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Interviewing Realtors
Old 03-05-2006, 06:03 PM   #1
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Interviewing Realtors

What should I look for when interviewing realtors? Experience? Free time? Willingness to work hard by having open houses every weekend of the first month? Both agents want to have the house on the market ASAP.

I have interviewed two agents so far. Here are their pros and cons:

Agent 1:

Pro:

Offers plenty of advice on house prep/staging.
Willing to spend a lot of time on my account because she's new.
Promises to bake cookies for open house events.
She lives just a few blocks away.

Con:

Limited experience.
I find her cute. It interferes with my big brain's ability to think.


Agent 2:

Pro:

Years of experience.
Professional and aggressive.

Con:

Offered absolutely no advice on staging/prep.
Prep work on comps though comprehensive was less complete because she did not come with a suggested sale price sheet.
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Re: Interviewing Realtors
Old 03-05-2006, 06:28 PM   #2
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Re: Interviewing Realtors

Quote:
Originally Posted by BunsOfVeal
Agent 1:

Pro:

Promises to bake cookies for open house events.

Con:

I find her cute. It interferes with my big brain's ability to think.
BOV, I'm going to help you look at this from a totally different perspective.

Your goal is to sell your house, not to improve how you think. And it doesn't take Grumpy or any other rocket scientist on the board to figure out you're hoping she'll "bake your cookies" somewhere in the sales cycle.

No question. Take door #1...


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Re: Interviewing Realtors
Old 03-05-2006, 07:54 PM   #3
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Re: Interviewing Realtors

Wow, thanks for that vote of confidence, ReWahoo! She made sure that her boyfriend called her twice during her visit, so I think she's already baking her cookies for someone else.

I'm not kidding, but from the photo on her sales postcard, I thought she would be a heavy-set middle-age woman, exactly the type of woman I like to work with when it comes to selling houses because I get a woman's perspective on what women look for when buying houses without any of the big head not thinking and little head working overtime dilemma, but I guess the photo on that postcard was just a lousy photo. By the way, I worked with a 55-year-old lady on my last sale, and it worked out great. However, it's not as if I can call up a real estate agency and ask for 55-year-old woman without getting sued for age discrimination.
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Re: Interviewing Realtors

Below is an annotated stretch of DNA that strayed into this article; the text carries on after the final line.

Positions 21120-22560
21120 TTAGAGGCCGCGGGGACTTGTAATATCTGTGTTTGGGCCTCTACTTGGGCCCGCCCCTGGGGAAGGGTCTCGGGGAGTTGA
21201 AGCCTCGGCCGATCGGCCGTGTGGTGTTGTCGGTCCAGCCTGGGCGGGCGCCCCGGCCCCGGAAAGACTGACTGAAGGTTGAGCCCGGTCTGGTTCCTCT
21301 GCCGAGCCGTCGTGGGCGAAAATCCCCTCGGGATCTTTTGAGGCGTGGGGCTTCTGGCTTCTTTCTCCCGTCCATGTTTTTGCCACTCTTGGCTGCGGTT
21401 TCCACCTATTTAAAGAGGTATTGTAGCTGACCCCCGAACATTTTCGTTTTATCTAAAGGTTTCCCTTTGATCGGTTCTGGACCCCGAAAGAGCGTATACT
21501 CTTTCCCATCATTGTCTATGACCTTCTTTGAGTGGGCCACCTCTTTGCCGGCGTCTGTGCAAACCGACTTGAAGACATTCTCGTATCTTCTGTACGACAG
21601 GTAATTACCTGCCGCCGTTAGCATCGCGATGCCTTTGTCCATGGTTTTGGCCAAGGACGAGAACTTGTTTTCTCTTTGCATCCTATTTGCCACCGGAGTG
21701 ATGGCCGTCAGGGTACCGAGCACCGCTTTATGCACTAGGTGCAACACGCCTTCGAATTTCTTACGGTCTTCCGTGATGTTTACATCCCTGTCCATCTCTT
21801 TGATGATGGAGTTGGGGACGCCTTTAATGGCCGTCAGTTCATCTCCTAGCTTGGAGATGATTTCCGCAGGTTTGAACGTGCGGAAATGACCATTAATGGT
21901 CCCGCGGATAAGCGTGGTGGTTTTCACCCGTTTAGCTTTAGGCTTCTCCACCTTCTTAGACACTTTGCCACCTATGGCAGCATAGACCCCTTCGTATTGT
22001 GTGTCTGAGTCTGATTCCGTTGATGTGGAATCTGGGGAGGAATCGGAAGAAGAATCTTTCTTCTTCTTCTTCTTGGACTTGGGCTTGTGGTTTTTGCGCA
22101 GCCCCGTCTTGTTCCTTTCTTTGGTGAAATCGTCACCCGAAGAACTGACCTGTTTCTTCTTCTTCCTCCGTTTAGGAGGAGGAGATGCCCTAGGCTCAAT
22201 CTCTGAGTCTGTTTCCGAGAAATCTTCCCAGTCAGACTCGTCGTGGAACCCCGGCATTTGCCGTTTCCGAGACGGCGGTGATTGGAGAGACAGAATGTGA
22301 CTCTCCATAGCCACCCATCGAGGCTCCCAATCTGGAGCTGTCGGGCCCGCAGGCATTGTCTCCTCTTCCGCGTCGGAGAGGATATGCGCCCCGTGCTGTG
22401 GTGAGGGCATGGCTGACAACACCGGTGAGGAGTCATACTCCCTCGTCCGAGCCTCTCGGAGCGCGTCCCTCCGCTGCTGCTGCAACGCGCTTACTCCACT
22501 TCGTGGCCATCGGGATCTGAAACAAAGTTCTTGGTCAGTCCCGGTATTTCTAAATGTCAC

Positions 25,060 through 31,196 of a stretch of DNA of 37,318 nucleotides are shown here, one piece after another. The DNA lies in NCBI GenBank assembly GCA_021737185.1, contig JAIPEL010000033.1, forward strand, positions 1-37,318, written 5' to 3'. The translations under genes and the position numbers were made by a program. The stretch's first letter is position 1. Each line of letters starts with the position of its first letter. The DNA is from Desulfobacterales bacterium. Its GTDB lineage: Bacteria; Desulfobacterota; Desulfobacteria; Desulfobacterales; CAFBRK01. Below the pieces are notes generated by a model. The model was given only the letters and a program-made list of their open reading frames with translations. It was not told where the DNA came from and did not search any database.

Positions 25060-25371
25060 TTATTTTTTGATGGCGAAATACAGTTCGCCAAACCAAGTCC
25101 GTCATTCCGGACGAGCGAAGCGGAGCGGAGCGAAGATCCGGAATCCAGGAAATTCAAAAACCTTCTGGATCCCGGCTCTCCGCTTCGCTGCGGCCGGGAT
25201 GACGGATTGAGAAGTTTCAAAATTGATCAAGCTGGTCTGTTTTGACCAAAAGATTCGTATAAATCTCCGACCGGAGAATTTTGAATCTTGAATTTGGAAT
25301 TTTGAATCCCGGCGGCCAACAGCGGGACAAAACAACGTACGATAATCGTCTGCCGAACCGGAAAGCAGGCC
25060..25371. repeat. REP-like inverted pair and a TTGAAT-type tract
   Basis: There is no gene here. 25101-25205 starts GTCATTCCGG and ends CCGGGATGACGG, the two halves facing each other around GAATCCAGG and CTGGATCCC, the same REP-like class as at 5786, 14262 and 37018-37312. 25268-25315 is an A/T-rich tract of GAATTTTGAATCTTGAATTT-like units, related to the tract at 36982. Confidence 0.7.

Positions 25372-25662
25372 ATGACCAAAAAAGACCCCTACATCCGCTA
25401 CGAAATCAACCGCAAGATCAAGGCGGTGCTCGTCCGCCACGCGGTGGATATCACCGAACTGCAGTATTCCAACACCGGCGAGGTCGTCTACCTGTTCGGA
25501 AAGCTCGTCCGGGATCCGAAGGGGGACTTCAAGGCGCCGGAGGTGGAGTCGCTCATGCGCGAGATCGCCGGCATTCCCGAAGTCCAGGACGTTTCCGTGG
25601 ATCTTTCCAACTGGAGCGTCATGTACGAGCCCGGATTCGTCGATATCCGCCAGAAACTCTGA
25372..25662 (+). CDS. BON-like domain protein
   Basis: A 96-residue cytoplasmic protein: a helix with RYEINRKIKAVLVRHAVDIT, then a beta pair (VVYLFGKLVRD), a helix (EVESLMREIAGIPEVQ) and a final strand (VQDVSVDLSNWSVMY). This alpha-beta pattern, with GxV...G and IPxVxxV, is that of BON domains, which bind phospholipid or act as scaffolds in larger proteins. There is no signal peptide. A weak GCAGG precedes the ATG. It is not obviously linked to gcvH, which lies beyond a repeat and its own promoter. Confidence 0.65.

Old 03-06-2006, 07:58 AM   #4
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Re: Interviewing Realtors

Quote:
Originally Posted by BunsOfVeal
However, it's not as if I can call up a real estate agency and ask for 55-year-old woman without getting sued for age discrimination.
Sure you can. You're the customer. Call them up and say that you want someone you can relate to more easily. They will figure it out and send someone age-appropriate.
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Re: Interviewing Realtors
Old 03-06-2006, 08:02 AM   #5
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Re: Interviewing Realtors

Be careful about any agent who has a large number of listings. *The worst realtor we ever had was someone whose name and picture were everywhere. *She had lots of experience and we saw that she did a lot of business, plus she lived in our neighborhood so we figured she would be good. *But once she got our listing, she had NO time for us whatsoever, and really made some bad decisions for us because she was more interested in her volume than our individual home sale.

The best way is to get honest referrals from other people who have bought or sold houses recently. *And get the shortest listing you can in case you end up with a dud agent. *

JMHO
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Re: Interviewing Realtors
Old 03-06-2006, 08:10 AM   #6
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Re: Interviewing Realtors

In reading this thread, it occurs to me that there are a million websites on the questions that we should ask our doctors or car salesmen or a financial advisor.

Where's the "seller's advocacy website" on how to interview a realtor?

Quote:
Originally Posted by BunsOfVeal
Offers plenty of advice on house prep/staging.
Apparently "staging" is a newer certification among realtors. One of our local realtors is bragging about marketing their staff's skill as graduates from staging school.

Apparently staging has nothing to do with scaffolding or theater, but rather with fixing up the home for its best presentation (like HGTV's "Designed to Sell" or "Curb Appeal"). It's not just about sprinkling around potpourri or picking up the clutter, either-- we're talking several thousand $$ in closet organizers, paint, décor, and presentation. Some stagers will even put rental furniture in your house if you've already moved out.

I'd be a bit worried about hiring a realtor who's a staging expert. When you carry a hammer, everything looks like a nail, and staging fees might turn out to be a very lucrative sideline in the realty business-- whether your home needs it or not.
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Re: Interviewing Realtors